I was selected to be interviewed after this screening, and because of my ‘sophisticated’ answer to the questions, I was one of the five film directors of the festival to be posted on the official Filmfest Munchen website. For a further read on this interview….

From the second day to sixth date, I was happily buried myself in the film center, watching all these well made films from other student directors, every single one is just great, there was not any film that makes me unhappy, every time I watched one, I learned a lot from them, and getting more inspirations from these talented directors and their works.

The heart of Filmfest Munchen – The Film Museum where all the screenings took place over 5 days.

Overwhelming support and response to screenings!














There were a few directors who had a good time with me, two from Serbia, the invited me to join a film festival in Serbia, hosted by famous director Kusturica, and jury president was  Johnny Depp last year. Luckily, my film got selected again. I mean without them I wouldn’t even know such a good film festival. Both of them are very good film director, especially for the girl, Jelena, who directed her 11 min long film “Oh, boys where are you?”, a story of a philosophy PhD student who is still a virgin, then she invited a random guy come to her house,  to having first sex with her. The way she uses off screen sound, and empty space is very amazing. And the lighting in the film is referenced by Fish Tank, which means they are very natural and it looks like no lighting at all in the screening.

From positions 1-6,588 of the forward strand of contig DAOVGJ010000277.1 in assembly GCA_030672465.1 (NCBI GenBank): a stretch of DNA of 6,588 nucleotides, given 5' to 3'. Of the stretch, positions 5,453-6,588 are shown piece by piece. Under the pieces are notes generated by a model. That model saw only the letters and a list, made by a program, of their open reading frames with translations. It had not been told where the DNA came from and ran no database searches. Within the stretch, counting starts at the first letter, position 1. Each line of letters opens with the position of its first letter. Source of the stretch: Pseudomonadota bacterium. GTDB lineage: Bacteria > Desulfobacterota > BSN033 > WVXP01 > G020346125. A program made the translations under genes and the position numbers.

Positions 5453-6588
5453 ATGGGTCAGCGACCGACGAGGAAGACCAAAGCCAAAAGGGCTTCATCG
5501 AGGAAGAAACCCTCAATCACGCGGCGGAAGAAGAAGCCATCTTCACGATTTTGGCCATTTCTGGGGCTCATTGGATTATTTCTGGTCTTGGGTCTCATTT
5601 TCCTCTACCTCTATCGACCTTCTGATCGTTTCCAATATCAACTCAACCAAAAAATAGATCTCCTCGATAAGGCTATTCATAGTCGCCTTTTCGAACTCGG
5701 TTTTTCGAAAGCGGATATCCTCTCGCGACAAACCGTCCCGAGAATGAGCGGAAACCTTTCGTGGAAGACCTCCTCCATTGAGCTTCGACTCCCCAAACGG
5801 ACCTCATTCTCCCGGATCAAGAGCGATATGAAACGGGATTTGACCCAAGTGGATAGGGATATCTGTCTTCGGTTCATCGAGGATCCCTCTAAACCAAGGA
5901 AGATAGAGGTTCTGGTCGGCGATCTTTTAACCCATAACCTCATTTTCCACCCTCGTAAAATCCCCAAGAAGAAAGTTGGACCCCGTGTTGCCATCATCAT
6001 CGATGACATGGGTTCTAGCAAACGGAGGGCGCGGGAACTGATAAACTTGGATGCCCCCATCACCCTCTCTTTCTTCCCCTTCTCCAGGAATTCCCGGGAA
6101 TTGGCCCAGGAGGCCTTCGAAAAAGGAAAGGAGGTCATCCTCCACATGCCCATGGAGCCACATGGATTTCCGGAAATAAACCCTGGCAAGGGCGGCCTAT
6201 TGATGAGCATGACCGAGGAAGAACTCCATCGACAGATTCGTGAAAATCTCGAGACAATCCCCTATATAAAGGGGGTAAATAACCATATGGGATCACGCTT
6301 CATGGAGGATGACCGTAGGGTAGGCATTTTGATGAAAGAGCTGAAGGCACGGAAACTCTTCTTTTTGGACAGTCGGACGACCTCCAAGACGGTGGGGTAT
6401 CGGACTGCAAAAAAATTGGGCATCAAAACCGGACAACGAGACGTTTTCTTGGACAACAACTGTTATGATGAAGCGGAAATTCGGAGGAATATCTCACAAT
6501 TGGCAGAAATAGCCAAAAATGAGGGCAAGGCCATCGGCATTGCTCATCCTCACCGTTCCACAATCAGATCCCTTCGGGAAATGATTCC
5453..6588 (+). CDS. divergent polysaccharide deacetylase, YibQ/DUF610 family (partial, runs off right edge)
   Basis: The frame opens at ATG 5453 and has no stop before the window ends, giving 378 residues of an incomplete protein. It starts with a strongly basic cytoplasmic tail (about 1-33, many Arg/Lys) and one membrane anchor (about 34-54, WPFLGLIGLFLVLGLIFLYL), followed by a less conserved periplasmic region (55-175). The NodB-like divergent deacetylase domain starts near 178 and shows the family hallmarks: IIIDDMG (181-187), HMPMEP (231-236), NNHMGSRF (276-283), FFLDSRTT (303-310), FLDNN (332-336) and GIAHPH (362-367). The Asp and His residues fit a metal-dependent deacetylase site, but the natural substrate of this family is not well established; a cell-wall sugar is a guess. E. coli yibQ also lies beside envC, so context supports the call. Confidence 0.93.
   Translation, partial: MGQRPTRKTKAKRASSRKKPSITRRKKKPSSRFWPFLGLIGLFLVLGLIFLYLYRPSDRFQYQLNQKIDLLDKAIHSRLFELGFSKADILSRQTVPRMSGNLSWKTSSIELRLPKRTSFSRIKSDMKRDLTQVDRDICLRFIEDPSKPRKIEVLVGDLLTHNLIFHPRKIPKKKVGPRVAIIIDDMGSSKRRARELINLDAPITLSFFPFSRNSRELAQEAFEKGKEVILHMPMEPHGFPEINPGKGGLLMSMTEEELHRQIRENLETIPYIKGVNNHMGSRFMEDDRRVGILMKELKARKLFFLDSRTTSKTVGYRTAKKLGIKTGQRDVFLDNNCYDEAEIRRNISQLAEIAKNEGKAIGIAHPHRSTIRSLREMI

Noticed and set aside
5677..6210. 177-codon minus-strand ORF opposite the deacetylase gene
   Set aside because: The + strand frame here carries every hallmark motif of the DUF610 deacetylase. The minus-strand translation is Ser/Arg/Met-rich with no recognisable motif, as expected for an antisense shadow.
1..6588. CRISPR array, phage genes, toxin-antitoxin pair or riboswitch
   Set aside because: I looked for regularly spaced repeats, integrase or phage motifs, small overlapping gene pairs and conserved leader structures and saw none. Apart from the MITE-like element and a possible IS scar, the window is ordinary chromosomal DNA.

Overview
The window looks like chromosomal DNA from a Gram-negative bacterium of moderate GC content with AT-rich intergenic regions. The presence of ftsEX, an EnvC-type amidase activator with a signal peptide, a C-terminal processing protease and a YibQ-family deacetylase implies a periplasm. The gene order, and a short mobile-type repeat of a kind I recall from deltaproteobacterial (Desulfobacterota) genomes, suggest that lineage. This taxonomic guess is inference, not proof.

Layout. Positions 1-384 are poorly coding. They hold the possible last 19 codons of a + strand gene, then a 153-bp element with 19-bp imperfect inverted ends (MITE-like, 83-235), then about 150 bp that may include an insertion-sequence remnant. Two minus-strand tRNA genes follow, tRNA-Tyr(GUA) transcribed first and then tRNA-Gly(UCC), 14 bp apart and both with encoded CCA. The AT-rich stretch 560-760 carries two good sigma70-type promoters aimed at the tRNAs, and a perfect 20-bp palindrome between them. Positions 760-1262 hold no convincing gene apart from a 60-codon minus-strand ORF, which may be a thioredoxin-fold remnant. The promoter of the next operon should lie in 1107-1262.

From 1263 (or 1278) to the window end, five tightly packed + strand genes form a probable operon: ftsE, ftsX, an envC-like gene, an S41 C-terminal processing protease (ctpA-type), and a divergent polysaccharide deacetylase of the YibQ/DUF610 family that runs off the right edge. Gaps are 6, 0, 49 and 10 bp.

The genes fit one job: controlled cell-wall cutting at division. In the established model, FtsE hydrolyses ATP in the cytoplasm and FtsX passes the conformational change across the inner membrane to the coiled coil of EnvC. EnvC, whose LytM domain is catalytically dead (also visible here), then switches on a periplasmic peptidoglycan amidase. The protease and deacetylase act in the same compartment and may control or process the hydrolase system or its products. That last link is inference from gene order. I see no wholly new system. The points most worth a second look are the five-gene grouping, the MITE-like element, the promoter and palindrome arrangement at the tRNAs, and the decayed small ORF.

However, the most important thing I’ve learned from this trip is details. Our production is actually way behind others, and I think it is all because of details, the way they treated film is more serious than ours. Such as, if one of us did a good job, focused on all the small details, the director might be considered as a perfectionist, but for them this is normal.

When I was watching the film I made (Double Happiness) in the cinema theatre, I was actually embarrassed by the mistake I’ve made, all the technical problems made me uncomfortable siting there. And there are so many things, details I didn’t pay attention to it. I wanted to throw up in the cinema.

Q & A after the screening of Double Happiness


After the first screening, many people said to me they liked my film, but I just couldn’t accept it, it should be much better than this. That night, I walked alone on Munich’s streets after the screening for about 2 hours. Thinking about what I can improve on for the next film (my upcoming Thesis Film), what we have not yet prepared, and how to improve the script with intricate details.

The festival has really pushed me to a new level of filmmaking, to notice where my position lies among young aspiring filmmakers, and what is my weakness, and how to address it to become a better filmmaker.


Wu Linfeng is a final year BA student at The Puttnam School of Film. Linfeng realizes that his ethnicity has been the driving force behind his strong desire to make films. In his pursuit for tertiary education, he chose Singapore, a multiracial society where he is able to converse in both Mandarin and English. His films have revolved around issues if identity and displacement.